Lyrical ballads/Volume 2/The Idle Shepherd-Boys, or Dungeon-Gill Force

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Lyrical ballads Volume II by William Wordsworth
The Idle Shepherd-Boys, or Dungeon-Gill Force

The IDLE SHEPHERD-BOYS,

OR

DUNGEON-GILL FORCE,[1]

A PASTORAL.





I.

The valley rings with mirth and joy,
Among the hills the Echoes play
A never, never ending song
To welcome in the May.
The Magpie chatters with delight;
The mountain Raven's youngling Brood
Have left the Mother and the Nest,
And they go rambling east and west
In search of their own food,
Or thro' the glittering Vapors dart
In very wantonness of Heart.


II.

Beneath a rock, upon the grass,
Two Boys are sitting in the sun;
It seems they have no work to do
Or that their work is done.
On pipes of sycamore they play
The fragments of a Christmas Hymn,
Or with that plant which in our dale
We call Stag-horn, or Fox's Tail
Their rusty Hats they trim:
And thus as happy as the Day,
Those Shepherds wear the time away.


III.

Along the river's stony marge
The sand-lark chaunts a joyous song;
The thrush is busy in the Wood,
And carols loud and strong.
A thousand lambs are on the rocks,
All newly born! both earth and sky
Keep jubilee, and more than all,
Those Boys with their green Coronal,
They never hear the cry,
That plaintive cry! which up the hill
Comes from the depth of Dungeon-Gill.


IV.

Said Walter, leaping from the ground,
"Down to the stump of yon old yew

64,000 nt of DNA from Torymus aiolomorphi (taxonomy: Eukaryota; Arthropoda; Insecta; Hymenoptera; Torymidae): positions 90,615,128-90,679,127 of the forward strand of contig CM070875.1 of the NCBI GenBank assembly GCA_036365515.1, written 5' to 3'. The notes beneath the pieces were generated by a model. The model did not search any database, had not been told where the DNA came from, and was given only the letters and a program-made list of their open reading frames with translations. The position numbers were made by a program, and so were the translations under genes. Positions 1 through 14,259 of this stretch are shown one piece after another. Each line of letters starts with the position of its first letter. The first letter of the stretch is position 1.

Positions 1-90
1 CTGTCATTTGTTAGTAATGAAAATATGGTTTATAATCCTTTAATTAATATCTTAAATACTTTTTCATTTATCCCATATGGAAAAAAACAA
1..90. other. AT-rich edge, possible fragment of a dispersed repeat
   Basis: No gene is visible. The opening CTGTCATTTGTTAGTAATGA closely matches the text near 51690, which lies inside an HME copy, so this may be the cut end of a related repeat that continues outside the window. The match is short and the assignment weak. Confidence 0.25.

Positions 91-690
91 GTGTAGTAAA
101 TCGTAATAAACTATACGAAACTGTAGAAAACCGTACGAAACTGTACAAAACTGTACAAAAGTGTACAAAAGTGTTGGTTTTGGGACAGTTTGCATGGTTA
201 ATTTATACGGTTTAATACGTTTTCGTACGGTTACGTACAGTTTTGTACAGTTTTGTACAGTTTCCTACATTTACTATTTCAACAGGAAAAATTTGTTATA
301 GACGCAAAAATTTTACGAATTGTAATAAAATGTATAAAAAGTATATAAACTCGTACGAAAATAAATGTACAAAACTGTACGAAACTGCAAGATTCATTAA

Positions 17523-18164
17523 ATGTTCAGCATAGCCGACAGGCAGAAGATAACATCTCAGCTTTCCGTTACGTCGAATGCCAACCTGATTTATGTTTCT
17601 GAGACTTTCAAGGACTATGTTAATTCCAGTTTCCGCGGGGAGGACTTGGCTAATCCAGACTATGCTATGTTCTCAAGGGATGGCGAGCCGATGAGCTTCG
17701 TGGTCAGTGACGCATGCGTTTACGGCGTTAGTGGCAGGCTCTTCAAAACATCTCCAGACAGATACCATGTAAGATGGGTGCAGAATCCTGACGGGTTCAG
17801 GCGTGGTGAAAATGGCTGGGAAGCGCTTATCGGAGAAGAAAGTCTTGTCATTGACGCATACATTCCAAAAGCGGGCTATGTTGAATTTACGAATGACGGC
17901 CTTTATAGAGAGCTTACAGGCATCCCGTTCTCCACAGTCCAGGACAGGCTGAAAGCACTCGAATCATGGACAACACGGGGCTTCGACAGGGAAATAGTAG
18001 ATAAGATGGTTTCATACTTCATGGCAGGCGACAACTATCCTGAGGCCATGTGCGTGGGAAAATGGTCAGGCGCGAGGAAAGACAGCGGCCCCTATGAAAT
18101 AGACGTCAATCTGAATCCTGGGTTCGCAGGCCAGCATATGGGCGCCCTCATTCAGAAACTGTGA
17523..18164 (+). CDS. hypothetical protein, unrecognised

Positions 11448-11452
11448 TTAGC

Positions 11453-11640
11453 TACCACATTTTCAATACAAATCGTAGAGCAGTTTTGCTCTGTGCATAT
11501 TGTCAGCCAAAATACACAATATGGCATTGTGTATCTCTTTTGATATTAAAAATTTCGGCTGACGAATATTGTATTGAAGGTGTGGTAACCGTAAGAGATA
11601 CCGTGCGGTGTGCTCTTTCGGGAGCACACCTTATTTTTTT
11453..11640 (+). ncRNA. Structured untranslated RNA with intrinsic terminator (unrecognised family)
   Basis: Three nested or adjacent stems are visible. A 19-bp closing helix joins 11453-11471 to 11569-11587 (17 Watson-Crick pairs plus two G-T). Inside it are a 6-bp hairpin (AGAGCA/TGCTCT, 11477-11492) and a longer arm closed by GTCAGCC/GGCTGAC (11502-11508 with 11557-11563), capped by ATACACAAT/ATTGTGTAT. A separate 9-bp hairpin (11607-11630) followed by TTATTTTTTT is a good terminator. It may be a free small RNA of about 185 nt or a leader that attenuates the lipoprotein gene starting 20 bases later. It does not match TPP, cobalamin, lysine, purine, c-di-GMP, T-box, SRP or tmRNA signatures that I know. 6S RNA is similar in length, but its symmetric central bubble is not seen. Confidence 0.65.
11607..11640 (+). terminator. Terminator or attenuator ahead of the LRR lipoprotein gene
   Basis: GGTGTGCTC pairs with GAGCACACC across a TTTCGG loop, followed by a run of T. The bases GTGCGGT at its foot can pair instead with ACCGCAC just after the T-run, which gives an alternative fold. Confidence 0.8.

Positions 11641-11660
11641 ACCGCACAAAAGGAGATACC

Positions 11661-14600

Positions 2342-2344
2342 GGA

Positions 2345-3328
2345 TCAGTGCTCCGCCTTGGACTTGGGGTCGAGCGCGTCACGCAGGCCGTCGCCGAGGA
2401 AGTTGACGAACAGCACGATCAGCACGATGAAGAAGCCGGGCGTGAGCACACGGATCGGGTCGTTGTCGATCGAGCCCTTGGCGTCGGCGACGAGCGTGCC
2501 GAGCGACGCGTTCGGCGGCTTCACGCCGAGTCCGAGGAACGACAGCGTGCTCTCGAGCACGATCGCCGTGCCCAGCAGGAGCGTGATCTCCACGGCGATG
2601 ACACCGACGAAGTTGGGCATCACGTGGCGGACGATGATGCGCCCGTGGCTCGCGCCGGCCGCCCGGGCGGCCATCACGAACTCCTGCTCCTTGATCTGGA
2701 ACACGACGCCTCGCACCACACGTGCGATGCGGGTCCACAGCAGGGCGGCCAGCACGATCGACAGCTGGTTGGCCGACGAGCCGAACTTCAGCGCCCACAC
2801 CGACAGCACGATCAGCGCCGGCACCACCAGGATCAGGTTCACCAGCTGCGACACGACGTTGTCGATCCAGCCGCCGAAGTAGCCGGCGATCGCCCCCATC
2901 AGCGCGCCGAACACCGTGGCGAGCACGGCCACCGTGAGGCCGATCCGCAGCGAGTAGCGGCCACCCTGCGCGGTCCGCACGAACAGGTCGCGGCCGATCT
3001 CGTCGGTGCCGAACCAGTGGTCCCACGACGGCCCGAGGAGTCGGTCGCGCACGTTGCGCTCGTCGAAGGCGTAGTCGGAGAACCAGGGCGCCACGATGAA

I'll run with you a race."—No more—
Away the Shepherds flew.
They leapt, they ran, and when they came
Right opposite to Dungeon-Gill,
Seeing, that he should lose the prize,
"Stop!" to his comrade Walter cries—
James stopp'd with no good will:
Said Walter then, "Your task is here,
'Twill keep you working half a year.


V.

Till you have cross'd where I shall cross,
Say that you'll neither sleep nor eat."
James proudly took him at his word,
But did not like the feat.
It was a spot, which you may see
If ever you to Langdale go:
Into a chasm a mighty Block
Hath fallen, and made a bridge of rock;
The gulph is deep below,
And in a bason black and small
Receives a lofty Waterfall.


VI.

With staff in hand across the cleft
The Challenger began his march;
And now, all eyes and feet, hath gain'd
The middle of the arch.
When list! he hears a piteous moan—
Again! his heart within him dies—
His pulse is stopp'd, his breath is lost,
He totters, pale as any ghost,
And, looking down, he spies
A Lamb, that in the pool is pent
Within that black and frightful rent.


VII.

The Lamb had slipp'd into the stream,
And safe without a bruise or wound
The Cataract had borne him down
Into the gulph profound.
His dam had seen him when he fell,
She saw him down the torrent borne;
And while with all a mother's love
She from the lofty rocks above
Sent forth a cry forlorn,
The Lamb, still swimming round and round
Made answer to that plaintive sound.


VIII.

When he had learnt, what thing it was,
That sent this rueful cry; I ween,
The Boy recover'd heart, and told
The sight which he had seen.
Both gladly now deferr'd their task;
Nor was there wanting other aid—
A Poet, one who loves the brooks
Far better than the sages' books,
By chance had thither stray'd;
And there the helpless Lamb he found
By those huge rocks encompass'd round.


IX.

He drew it gently from the pool,
And brought it forth into the light:
The Shepherds met him with his charge
An unexpected sight!
Into their arms the Lamb they took,
Said they, "He's neither maim'd nor scarr'd"—
Then up the steep ascent they hied
And placed him at his Mother's side;
And gently did the Bard
Those idle Shepherd-boys upbraid,
And bade them better mind their trade.

  1. Gill in the dialect of Cumberland and Westmoreland is a short and for the most part a steep narrow valley, with a stream running through it. Force is the word universally employed in these dialects for Waterfall.